TOKYO, - Japanese manufacturing activity expanded at a stronger pace in April than the previous month as export orders increased, a revised survey showed on Monday, suggesting firms' output remains on track to rise thanks to overseas demand.
The Final Markit/Nikkei Japan Manufacturing Purchasing Managers Index (PMI) was 52.7, slightly below a preliminary 52.8 but still above the 52.4 notched in the previous month.
The index remained above the 50 threshold that separates expansion from contraction for the eighth consecutive month.
The final index for new export orders was 53.3, less than the flash reading of 53.9 but still growing faster than 51.9 in the previous month due to demand from Southeast Asia, the survey showed.
Interestingly, while input prices rose sharply due to higher raw material costs, panelists also sought to protect margins by raising their charges.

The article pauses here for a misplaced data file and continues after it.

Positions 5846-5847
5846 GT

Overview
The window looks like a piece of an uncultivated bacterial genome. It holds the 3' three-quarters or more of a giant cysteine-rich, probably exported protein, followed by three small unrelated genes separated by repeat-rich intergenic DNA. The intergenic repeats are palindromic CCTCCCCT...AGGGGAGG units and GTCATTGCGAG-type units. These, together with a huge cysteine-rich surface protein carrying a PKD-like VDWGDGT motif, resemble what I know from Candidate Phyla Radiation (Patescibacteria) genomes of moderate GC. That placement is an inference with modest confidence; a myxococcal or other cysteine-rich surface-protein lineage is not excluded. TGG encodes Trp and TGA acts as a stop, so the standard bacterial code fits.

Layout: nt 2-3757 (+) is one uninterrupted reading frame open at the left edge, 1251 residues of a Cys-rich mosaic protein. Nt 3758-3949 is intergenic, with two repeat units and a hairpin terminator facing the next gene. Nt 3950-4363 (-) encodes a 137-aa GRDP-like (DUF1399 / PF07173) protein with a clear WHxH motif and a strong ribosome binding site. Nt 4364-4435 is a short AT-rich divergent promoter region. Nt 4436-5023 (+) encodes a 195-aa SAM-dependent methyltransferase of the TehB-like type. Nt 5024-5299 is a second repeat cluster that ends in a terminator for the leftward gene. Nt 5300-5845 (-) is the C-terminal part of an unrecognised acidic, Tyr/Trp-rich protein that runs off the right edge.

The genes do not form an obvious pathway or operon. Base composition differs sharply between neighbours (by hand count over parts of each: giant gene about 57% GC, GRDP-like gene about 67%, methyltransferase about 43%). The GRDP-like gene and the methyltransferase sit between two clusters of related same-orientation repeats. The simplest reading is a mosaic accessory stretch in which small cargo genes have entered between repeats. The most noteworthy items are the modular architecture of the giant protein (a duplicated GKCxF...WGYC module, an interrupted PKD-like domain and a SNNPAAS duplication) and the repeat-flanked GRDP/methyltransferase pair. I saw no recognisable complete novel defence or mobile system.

That's a welcome indicator for the Bank of Japan's goal of raising inflation to its 2 percent target, a task that has proven elusive as highlighted by Friday's data showing March consumer prices remained benign.
The output prices index in April, at 51.2 from 50.1 in March, was up for the fourth consecutive month and was at the highest in almost 2-1/2-years.
The survey also showed firms' output was up from March, albeit sightly below the preliminary results with the latest production increase driven by capital goods producers.
Industrial output fell more than expected in March as electronics and auto makers curbed production, government data showed last week, prompting some economists to question the strength of the industrial sector.
All the same, the PMI report for April suggests this decline could be temporary as overseas orders and output remained on a strong footing.
(Reporting by Stanley White; Editing by Shri Navaratnam)